Most of the "sample photos" used in filter advertising are not very realistic. It's mostly marketing BS much like we see for a certain flash diffuser all the time.

Mmm, for me, this thread was/is very interesting. I've come to the conclusion that I will only use my UV filters in adverse conditions such as in dusty areas and near water. Seems like many of the experienced photographers on this site prefer not to use UV filters so there must be a good reason for it as many of the posts made sense to me.


James Emory
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jm4ever
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May 15, 2011 08:26 |  #69

James Emory wrote in post #12409300 (external link)
That does it. Next nice day we have I am going out and shoot identical shots with the filter on and with the filter off and then see if I can see any difference in IQ. My B&W UV filters are not multicoated and now that's got me thinking. Why did you never see all this crap when film SLR's were the norm. Back then, you put on the UV filter and you were done with it....never heard any negative comments about using them (UV filters)back then.

James I look forward to seeing the results of your testing. I would do it myself but I guess I'm too lazy.:oops:




  
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James ­ Emory
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May 15, 2011 08:46 |  #70

jm4ever wrote in post #12412499 (external link)
James I look forward to seeing the results of your testing. I would do it myself but I guess I'm too lazy.:oops:

I'm going to make a note to do this if it ever gets nice around here. Michigan weather sucks. One day in short sleeves, next day with a winter coat on. I do plan on doing this just to see the results/difference if any.


James Emory
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SkipD
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May 15, 2011 09:36 |  #71

James Emory wrote in post #12409300 (external link)
That does it. Next nice day we have I am going out and shoot identical shots with the filter on and with the filter off and then see if I can see any difference in IQ. My B&W UV filters are not multicoated and now that's got me thinking.

Image quality problems with uncoated or otherwise poor quality filters are much more prevalent when there is one or more bright light sources in the scene being captured by the camera. That is the most likely cause of flare in images. Flare is also more likely to be noticed when the scene has greater contrast between the overall scene and the bright light source.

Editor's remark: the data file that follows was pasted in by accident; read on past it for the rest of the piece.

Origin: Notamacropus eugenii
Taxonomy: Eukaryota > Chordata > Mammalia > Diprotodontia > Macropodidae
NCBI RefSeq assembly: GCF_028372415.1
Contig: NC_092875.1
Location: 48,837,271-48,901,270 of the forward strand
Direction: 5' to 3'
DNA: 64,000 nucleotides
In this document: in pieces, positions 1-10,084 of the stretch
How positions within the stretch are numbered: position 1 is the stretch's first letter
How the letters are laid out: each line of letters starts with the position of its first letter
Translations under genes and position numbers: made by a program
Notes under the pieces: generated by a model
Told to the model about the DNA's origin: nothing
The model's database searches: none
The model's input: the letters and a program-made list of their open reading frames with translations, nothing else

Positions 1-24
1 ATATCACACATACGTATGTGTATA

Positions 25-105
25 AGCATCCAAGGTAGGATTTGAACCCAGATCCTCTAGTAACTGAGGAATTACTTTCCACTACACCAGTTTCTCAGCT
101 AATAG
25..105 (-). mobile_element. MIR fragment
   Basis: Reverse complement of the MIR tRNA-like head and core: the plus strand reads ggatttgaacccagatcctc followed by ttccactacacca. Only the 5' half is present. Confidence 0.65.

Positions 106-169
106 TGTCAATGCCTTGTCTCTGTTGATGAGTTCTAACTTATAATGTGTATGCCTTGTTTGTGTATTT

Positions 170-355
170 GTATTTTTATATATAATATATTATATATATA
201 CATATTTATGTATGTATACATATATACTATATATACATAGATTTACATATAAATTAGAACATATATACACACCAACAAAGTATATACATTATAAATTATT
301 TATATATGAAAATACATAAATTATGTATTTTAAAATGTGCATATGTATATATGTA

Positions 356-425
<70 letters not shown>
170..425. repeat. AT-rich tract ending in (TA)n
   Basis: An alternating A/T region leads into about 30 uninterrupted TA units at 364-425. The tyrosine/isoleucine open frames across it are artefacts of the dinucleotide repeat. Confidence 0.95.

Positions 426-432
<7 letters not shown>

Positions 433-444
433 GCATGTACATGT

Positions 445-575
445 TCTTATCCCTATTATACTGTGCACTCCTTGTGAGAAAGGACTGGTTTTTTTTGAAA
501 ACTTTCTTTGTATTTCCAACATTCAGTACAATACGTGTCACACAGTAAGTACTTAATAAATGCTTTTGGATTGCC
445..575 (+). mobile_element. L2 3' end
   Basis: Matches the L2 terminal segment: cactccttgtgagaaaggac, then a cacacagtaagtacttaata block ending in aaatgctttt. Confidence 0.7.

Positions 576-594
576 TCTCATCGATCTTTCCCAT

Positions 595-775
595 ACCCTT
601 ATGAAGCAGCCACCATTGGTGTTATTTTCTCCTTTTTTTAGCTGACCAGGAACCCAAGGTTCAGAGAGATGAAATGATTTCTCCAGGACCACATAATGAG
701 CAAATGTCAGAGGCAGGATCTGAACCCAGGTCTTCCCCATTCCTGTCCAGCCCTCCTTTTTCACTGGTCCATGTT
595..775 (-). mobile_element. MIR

A good test setup would be a lit candle in a darkened room.

Another good test would be an outdoor night shot with bright light sources in the scene.


Skip Douglas
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..... but still learning all the time.

  
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DM1975
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May 15, 2011 09:42 |  #72

twixraider wrote in post #12412056 (external link)
You startet with photograpy 2 month ago and you already have 70-200 2.8 L IS.
Thats a hell of a start.
What is with your prime? Her you only have a cheap 50 1.8.
Thats a little queer.

????? Where does this add to anything here? I feel posts like this can be done without. Their is not a thing in the world wrong with what this person has as equipment, regardless of when they started. If you do not like it I feel that comments like this can be kept better to yourself.


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James ­ Emory
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May 15, 2011 10:01 |  #73

DM1975 wrote in post #12412776 (external link)
????? Where does this add to anything here? I feel posts like this can be done without. Their is not a thing in the world wrong with what this person has as equipment, regardless of when they started. If you do not like it I feel that comments like this can be kept better to yourself.

It may be a cheaply built prime but it does produce pretty good IQ.
As far as the "L" lens, good for him. Wish I had one.


James Emory
Olympus E-PL2, VF2 Electronic Viewfinder, Olympus lenses; 14-42mm, 35mm macro, 40-150mm, Manfrotto monopod, Slik U212Tripod, Canon Pixma MP990 Printer, Canon Pro 9000 Mk II Printer.

  
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danieldangz
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May 15, 2011 17:02 |  #74

For protection the costly lens itself




  
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airfrogusmc
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May 15, 2011 17:18 as a reply to  @ danieldangz's post |  #75

Filters are thin compared to front elements and as Skip has pointed out shatter much easier than a front element will. Besides being thicker most filters are not curved like most front elements making the front element even stronger. I've seen a filter shatter on a very expensive hasselblad lens that the impact would have never caused any harm to the lens had there not been a filter on it. It shattered and little shards of small and microscopic shards embedded into and also scratched the front element.

I have lenses that are 30 + years old that have never had a filter for protection on them and the glass looks as good as new. I am much harder than most on my gear and the lens barrels show that but the lens has always had a hood on it when in use.

Camera stores sell you on the fact that you need a filter because their profit margin is much higher percentage wise on filters and other accessories . I would never put an unmatched piece of glass on any of my lenses period. Not many here have more expensive Canon lenses than I have.